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Academic Word List

The Academic Word List (AWL) is a word list of 570 English word families[1] which appear with great frequency in a broad range of academic texts. The target readership is English as a second or foreign language students intending to enter English-medium higher education, and teachers of such students. The AWL was developed by Averil Coxhead at the School of Linguistics and Applied Language Studies at Victoria University of Wellington, New Zealand. This list replaced the previously widely used University Word List, developed by Xue and Nation in 1986. The words included in the AWL were selected based on their range (breadth of academic areas covered), frequency, and dispersion (uniformity of frequency),[2] and were divided into ten sublists, each containing 1000 words in decreasing order of frequency. The AWL excludes words from the General Service List (the 2000 highest-frequency words in general texts). Many words in the AWL are general vocabulary not restricted to an academic domain, such as the words area, approach, create, similar, and occur, found in Sublist One, and the AWL only accounts for a small percentage of the actual word occurrences in academic texts.[3]

In the second decade of the twenty-first century, a revised list, called the New Academic Word List (NAWL), was developed and made public.[4] This list is available on the Simple English Wiktionary.

The Academic Vocabulary List, based on the Academic Word List, drawing from the Corpus of Contemporary American English (COCA), was developed by Gardner and Davies in 2013. Rather than relying on word families, like the AWL, the AVL is composed of 3000 English lemmas, and provides a broader coverage of Academic English.[5]

See also

References

  1. ^ Folse, Keith S. (2004). Vocabulary myths : applying second language research to classroom teaching (in Japanese). University of Michigan Press.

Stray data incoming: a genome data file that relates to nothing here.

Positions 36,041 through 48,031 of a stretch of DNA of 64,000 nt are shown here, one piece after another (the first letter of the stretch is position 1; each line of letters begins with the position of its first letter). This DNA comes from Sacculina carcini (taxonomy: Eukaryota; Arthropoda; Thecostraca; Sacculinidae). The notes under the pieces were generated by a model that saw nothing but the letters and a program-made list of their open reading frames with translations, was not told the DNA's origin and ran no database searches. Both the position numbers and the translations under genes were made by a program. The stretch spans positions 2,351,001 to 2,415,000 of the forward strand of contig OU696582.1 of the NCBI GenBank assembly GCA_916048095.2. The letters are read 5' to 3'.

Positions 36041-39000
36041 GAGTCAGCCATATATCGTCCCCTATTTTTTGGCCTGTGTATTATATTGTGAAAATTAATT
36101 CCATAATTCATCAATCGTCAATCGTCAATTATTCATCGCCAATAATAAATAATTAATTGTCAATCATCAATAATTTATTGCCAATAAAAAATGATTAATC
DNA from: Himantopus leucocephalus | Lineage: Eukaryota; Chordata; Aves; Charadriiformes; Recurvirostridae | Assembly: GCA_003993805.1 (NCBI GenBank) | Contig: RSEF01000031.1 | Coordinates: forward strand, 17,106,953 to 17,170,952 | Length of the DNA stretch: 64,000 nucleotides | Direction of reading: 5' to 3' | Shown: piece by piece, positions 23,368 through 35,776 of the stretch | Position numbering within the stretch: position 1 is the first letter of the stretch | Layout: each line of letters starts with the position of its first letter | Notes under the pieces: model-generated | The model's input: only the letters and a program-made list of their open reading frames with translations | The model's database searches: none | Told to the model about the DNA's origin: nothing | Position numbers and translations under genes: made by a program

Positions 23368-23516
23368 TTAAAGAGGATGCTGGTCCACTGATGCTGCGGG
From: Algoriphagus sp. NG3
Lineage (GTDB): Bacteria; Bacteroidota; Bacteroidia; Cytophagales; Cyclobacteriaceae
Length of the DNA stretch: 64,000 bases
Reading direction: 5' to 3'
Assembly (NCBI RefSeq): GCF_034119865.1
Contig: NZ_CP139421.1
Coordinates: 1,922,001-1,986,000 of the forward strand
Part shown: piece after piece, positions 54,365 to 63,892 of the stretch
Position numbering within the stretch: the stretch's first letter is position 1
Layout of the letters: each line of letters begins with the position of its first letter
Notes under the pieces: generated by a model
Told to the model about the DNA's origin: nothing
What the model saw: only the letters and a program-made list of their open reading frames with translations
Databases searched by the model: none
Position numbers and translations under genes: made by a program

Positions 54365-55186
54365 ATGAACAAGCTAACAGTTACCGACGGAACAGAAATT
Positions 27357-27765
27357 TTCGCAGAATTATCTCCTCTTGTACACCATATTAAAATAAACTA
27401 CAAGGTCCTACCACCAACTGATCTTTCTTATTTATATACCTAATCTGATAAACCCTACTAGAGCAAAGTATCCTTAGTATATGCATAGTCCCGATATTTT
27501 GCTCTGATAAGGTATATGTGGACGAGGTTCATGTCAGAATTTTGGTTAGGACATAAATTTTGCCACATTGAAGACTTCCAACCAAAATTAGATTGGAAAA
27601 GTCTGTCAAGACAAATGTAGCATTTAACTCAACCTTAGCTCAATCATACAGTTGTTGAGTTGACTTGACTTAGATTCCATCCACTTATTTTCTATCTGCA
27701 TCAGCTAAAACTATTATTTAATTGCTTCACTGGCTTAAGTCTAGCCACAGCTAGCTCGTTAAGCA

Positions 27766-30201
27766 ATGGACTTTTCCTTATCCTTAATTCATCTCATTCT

2. ^ Hedgcock, John S.; Ferris, Dana R. (2018). Teaching readers of English : students, texts, and contexts (in Japanese) (2nd ed.). Routledge.
  3. ^ Chen, Qi; Ge, Guang-chun (2007-01-01). "A corpus-based lexical study on frequency and distribution of Coxhead's AWL word families in medical research articles (RAs)". English for Specific Purposes. 26 (4): 502–514. doi:10.1016/j.esp.2007.04.003. ISSN 0889-4906.
  4. ^ "New Academic Word List (NAWL)".
  5. ^ Gardner, D.; Davies, M. (2013-08-02). "A New Academic Vocabulary List". Applied Linguistics. 35 (3): 305–327. doi:10.1093/applin/amt015. ISSN 0142-6001.
  1. Coxhead, A. (2000). A New Academic Word List. TESOL Quarterly, Vol. 34, No. 2 (Summer, 2000), pp. 213-238 https://www.jstor.org/stable/3587951
  2. Coxhead, A. (2012). Academic Vocabulary, Writing and English for Academic Purposes: Perspectives from Second Language Learners. RELC Journal, 43(1), 137–145. https://doi.org/10.1177/0033688212439323
  3. Green, C. (2019). Enriching the academic wordlist and Secondary Vocabulary Lists with lexicogrammar: Toward a pattern grammar of academic vocabulary. System, 87, 102158. https://doi.org/10.1016/j.system.2019.102158
  4. Hyland, K., & Tse, P. (June 2007). Is there an "Academic Vocabulary"? TESOL Quarterly, Volume 41, Number 2, pp. 235-253.
  5. Hancioglu, N., Neufeld, S., & Eldridge, J. (2008). Through the looking glass and into the land of lexico-grammar. English for Specific Purposes 27/4, 459-479 doi:10.1016/j.esp.2008.08.001


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Academic Word List
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